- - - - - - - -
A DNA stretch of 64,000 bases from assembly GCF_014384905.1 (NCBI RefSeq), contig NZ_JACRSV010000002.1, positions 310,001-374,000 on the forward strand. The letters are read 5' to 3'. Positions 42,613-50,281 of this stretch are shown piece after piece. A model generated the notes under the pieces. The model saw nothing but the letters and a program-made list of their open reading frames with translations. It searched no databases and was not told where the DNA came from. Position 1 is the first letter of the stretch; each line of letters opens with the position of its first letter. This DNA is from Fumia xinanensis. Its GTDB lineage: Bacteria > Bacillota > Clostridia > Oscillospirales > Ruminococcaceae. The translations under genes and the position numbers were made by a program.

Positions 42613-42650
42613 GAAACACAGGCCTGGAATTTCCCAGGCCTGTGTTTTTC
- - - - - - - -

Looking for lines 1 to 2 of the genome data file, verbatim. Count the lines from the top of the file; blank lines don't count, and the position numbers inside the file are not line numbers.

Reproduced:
A DNA stretch of 64,000 bases from assembly GCF_014384905.1 (NCBI RefSeq), contig NZ_JACRSV010000002.1, positions 310,001-374,000 on the forward strand. The letters are read 5' to 3'. Positions 42,613-50,281 of this stretch are shown piece after piece. A model generated the notes under the pieces. The model saw nothing but the letters and a program-made list of their open reading frames with translations. It searched no databases and was not told where the DNA came from. Position 1 is the first letter of the stretch; each line of letters opens with the position of its first letter. This DNA is from Fumia xinanensis. Its GTDB lineage: Bacteria > Bacillota > Clostridia > Oscillospirales > Ruminococcaceae. The translations under genes and the position numbers were made by a program.

Positions 42613-42650